Even though the health visitor introduces the assessment to the client in Extract 4, the specific reason for the assessment, which is to identify risk factors for child protection, is obscured by the description at lines 8–10, where the health visitor refers to a longer visit to get to know the client. It would appear from this observation that some health visitors are assessing the needs of their clients covertly, which is likely to lead to some communication difficulties. This reflects the general obscuring, at a national level, of health visiting responsibilities towards child welfare. Nevertheless, in institutional interactions, where the objectives of the encounter are unclear, opaque or even suspicious to one or both of the participants, then confusion and conflict of interests are more likely to occur.

The process of health needs assessment

The main body of the needs assessment process is accomplished primarily by information-gathering, through long question-and-answer sequences of interaction. This kind of sequence creates a strong moral expectation that each question will be followed by an answer and when it does, it gives control back to the questioner (Perakyla and Silverman 1991). Significant asymmetries of participation occurred in both sites, with more questions overall being asked by both interactants in Site B. In Site A, the questions are unequivocal and short, designed specifically to gather information, with yes/no answers being prominent. This kind of asymmetry has been widely reported in doctor/patient interactions (ten Have 1991) and health visitor/client ones (Sefi 1985, Kendall 1993).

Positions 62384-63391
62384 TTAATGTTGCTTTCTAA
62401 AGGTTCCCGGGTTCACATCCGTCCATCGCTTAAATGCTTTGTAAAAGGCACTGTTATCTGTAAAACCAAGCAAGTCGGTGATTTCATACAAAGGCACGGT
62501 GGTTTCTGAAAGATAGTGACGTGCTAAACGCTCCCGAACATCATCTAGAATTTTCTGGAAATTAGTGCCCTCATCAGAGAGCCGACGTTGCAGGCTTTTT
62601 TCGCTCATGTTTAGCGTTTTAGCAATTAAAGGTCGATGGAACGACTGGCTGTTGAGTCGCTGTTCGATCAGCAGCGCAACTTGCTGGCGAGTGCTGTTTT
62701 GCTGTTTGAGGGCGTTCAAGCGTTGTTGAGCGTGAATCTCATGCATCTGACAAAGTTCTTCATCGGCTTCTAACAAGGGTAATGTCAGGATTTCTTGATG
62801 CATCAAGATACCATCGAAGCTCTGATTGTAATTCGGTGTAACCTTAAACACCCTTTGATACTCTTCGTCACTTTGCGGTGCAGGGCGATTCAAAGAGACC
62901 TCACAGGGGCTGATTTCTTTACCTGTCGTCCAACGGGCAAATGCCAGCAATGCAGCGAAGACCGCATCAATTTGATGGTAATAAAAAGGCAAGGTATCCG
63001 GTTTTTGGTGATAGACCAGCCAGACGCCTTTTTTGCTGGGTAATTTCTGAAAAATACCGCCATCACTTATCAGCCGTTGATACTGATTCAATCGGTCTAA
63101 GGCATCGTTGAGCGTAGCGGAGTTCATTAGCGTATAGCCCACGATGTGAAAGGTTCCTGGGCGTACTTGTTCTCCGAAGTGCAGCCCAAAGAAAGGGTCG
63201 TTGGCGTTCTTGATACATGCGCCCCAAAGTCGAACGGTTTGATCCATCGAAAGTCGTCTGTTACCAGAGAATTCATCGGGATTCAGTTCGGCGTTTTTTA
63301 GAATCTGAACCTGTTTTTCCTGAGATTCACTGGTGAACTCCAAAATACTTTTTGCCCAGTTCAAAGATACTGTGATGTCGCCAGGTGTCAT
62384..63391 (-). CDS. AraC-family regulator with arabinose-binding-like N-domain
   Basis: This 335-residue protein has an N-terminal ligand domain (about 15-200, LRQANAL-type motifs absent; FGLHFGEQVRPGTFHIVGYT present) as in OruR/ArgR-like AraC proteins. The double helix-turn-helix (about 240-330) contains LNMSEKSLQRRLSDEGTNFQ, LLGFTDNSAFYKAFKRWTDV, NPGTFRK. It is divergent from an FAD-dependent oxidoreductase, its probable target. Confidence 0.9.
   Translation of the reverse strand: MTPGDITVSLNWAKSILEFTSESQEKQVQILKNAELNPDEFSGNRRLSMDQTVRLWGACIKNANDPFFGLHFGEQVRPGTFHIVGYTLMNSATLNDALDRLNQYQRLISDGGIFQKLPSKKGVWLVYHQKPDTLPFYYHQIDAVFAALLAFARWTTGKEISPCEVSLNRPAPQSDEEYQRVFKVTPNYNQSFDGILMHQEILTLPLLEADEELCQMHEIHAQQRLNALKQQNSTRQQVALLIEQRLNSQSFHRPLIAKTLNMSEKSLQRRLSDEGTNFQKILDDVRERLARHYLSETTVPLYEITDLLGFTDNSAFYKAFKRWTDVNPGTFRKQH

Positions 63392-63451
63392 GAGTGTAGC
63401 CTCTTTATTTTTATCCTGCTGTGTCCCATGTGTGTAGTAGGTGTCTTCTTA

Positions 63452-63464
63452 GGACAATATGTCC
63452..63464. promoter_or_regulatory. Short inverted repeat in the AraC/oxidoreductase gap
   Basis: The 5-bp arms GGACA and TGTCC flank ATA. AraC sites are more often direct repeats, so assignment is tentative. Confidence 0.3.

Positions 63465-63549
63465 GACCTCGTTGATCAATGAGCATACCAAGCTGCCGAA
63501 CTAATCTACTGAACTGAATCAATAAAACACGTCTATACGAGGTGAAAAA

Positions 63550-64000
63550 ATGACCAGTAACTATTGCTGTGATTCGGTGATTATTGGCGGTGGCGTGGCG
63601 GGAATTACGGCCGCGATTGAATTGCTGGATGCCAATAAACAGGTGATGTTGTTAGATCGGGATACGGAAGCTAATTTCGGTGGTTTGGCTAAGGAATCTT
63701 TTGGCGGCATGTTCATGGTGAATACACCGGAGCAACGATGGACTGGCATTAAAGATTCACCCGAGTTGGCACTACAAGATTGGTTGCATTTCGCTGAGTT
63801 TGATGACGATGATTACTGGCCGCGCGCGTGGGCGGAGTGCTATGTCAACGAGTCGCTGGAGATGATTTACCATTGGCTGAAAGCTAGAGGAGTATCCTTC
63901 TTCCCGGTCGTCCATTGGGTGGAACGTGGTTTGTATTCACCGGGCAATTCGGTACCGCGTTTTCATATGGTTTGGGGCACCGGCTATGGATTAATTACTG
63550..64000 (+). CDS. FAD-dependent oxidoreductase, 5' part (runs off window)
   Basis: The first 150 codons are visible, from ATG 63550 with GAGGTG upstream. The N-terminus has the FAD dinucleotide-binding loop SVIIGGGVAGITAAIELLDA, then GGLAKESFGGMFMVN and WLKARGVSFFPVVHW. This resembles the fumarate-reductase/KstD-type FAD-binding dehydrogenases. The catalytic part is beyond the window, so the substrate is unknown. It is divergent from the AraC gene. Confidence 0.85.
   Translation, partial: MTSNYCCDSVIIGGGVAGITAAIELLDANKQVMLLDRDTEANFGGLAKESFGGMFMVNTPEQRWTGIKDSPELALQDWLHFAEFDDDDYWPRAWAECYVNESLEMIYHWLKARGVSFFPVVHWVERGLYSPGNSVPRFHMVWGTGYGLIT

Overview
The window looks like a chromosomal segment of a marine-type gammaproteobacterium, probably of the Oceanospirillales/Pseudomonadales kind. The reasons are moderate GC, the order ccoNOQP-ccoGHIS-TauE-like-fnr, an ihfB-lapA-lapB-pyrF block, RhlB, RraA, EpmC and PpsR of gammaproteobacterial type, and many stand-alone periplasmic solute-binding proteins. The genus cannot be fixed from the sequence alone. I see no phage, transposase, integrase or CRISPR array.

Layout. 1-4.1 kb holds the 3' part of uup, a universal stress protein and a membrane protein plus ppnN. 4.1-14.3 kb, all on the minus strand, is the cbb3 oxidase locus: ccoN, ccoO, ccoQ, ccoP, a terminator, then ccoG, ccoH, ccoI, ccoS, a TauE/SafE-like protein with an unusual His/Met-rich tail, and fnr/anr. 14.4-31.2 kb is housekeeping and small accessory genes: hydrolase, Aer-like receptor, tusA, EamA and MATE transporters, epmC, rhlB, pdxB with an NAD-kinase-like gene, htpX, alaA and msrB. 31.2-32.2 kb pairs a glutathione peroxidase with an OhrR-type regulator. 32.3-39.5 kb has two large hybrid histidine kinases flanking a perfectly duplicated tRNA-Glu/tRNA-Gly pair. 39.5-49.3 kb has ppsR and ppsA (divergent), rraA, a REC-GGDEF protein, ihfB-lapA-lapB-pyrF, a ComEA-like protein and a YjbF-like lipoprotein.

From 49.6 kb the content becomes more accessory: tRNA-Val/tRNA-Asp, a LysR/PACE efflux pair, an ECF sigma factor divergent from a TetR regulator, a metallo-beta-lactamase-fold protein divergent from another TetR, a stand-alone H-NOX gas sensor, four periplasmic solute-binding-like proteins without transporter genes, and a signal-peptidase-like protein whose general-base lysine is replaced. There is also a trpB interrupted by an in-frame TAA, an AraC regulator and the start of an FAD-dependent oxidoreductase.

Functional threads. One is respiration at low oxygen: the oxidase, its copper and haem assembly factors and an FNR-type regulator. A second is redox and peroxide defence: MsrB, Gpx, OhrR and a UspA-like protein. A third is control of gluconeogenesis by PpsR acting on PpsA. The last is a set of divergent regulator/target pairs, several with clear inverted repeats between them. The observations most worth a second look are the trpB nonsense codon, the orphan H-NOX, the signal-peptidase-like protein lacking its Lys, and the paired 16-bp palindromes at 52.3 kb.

Where a client was able to raise her concerns, as in the following extract, it was invariably blocked or minimised by the health visitor:

Extract 5 HV/C5A

Line 203 HV How happy are you with ((child's name)) behaviour? 

Line 204 (.) Very happy, fairly happy, not happy?